Parti Keadilan Nasional was formed in April 1999 following Datuk Seri Anwar Ibrahim’s removal as Deputy Prime Minister. Despite taking away more than half of Umno’s Malay base as evident in the 1999 election results, Anwar dedicated his struggle to not be based along the racial lines.
PKN then merged with Parti Rakyat Malaysia , a party advocating socialism, in August 2003, forming what we know today as Parti Keadilan Rakyat (People’s Justice Party).
The President’s address and unveiling of party leadership at the launch said it was shifting to New Politics, stating social justice for all and acceptance of non-Malays would be given exceptional emphasis.
What seemed to penetrate ordinary citizens back then was the paradigm shift to New Politics- a struggle based on needs, instead of policies based on race.
People then were simply sick of race based politics.
PKR then merged with other opposition parties to form Barisan Alternatif to contest in the 1999 and 2004 elections, which then laid the framework for the birth of Pakatan Rakyat in 2008. Its allies included the Democratic Action Party, which was a majority Chinese party.
Today, 17 years down the road, the idea of another “anti-UMNO” party led by another former UMNO strongman is on the cards again. This time, it is led by Anwar’s long-time nemesis, Tun Dr Mahathir Mohamad.
On the contrary however, Mahathir’s new party today does not seem to fit anything close to the direction of New Politics. The announcement of the “first seven members” of all who are Malays, seems to pave way for a new race based party. In an interview, former Umno rebel Ainina Saaduddin too, mentioned that the focus was on Bumiputras.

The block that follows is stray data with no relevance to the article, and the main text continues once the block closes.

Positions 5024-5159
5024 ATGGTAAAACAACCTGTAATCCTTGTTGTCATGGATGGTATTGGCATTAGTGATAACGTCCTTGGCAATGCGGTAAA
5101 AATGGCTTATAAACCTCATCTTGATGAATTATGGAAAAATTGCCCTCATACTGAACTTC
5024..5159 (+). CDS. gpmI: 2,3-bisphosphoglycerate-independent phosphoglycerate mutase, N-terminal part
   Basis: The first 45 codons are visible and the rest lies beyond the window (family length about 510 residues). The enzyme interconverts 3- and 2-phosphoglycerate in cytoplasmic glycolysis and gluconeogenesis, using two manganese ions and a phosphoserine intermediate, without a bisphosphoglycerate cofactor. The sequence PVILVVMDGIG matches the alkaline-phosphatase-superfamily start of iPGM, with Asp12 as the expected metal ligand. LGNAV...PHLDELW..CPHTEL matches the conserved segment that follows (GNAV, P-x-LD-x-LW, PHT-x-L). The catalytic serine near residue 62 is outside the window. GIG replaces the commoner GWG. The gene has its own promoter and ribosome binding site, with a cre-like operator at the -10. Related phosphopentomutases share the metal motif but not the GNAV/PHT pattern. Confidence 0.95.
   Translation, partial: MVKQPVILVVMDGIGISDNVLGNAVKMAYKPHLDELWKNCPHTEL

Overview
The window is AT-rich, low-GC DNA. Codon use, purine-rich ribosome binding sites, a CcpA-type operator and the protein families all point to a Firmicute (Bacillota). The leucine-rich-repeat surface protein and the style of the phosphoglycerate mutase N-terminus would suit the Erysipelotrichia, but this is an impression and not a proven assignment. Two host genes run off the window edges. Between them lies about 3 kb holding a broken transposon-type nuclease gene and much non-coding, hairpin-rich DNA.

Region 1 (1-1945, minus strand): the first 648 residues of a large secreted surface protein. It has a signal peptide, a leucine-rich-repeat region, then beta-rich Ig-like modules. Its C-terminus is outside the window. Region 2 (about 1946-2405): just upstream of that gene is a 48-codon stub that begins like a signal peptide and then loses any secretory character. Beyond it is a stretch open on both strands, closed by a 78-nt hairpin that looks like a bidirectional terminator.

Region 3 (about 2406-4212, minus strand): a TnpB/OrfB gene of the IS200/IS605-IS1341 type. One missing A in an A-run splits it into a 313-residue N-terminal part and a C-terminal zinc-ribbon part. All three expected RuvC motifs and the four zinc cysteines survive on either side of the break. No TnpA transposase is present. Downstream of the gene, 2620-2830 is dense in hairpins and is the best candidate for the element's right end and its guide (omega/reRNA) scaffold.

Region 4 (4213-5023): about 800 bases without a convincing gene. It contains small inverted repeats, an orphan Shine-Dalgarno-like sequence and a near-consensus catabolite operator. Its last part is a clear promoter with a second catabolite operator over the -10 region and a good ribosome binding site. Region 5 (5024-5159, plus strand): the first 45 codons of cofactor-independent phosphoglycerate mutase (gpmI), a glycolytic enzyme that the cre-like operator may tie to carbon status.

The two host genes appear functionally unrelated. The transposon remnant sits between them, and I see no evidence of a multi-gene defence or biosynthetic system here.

What? Again? Do we really need another race-based party?
Some say yes, because of the need to penetrate the rural Malay base of voters. While there is little truth to that, it must be remembered that this will be a short term solution to a long term problem.
Secondly, the new party does not have any policies for Malaysians and is only keen on removing Prime Minister Datuk Seri Najib Razak. Should not it be named “Parti Melayu Lawan Najib”?
What are its policies and struggles? Apart from removing Najib, what are the fundamental problems it seeks to fix?
Are there efforts on electoral reforms? Is decentralisation of Prime Ministerial powers on the table? Will they push for checks and balances? Are they keen on resurrecting the independence of the judiciary? What are the initiatives to nurture women and youths in politics? Or maybe, removing Najib is the sole end game.
Thirdly, mixed messages have been sent out by the new party’s leaders. Former DPM Tan Sri Muhyiddin Yassin last week said that he wants to defeat Umno, but at the same time if we recall, Datuk Seri Mukhriz Mahathir announced at the launch of the Citizens Declaration said that he wants to maintain BN. Has Mukhriz’s stand changed since he was sacked?
Post Pakatan Rakyat era, many have come to a realisation that the only way to outgun Umno is through a united opposition force. As such, many are concerned over the need of a new party.
Some say the exiled Umno leaders should join any existing political parties, for fear of further disenfranchising the opposition votes. Some are also worried the exiled Umno warlords are insincere.
It is no surprise this new coalition is receiving a lot of backlash. It is hard for opposition supporters and activists, fence-sitters and the public to accept Mahathir, due to his past sins. It makes it even harder for the people to accept Mahathir’s race politics, knowing very well that much of the mess in the present race-based politics today is because of him.
Whilst some welcome Mahathir’s new party on the basis of desperation, many are cautious so as to not escape a lion only to be eaten up by a crocodile.
Anwar faced the same skepticism when PKR was born. In fact, with Anwar’s influence over the Malays back in 1998, he could have simply formed a new Malay based party to maintain power. Perhaps it would have eased his path for Prime Ministership.
Mahathir will be remembered for creating two Umnos. One is Umno Baru following the crisis in 1988, and now an UmnoTerbaru. He might even be the first person to hold two membership number 0001 in two political parties.
We have to now ask ourselves: Is there a need for Umno Terbaru?
Adrian Lim Chee En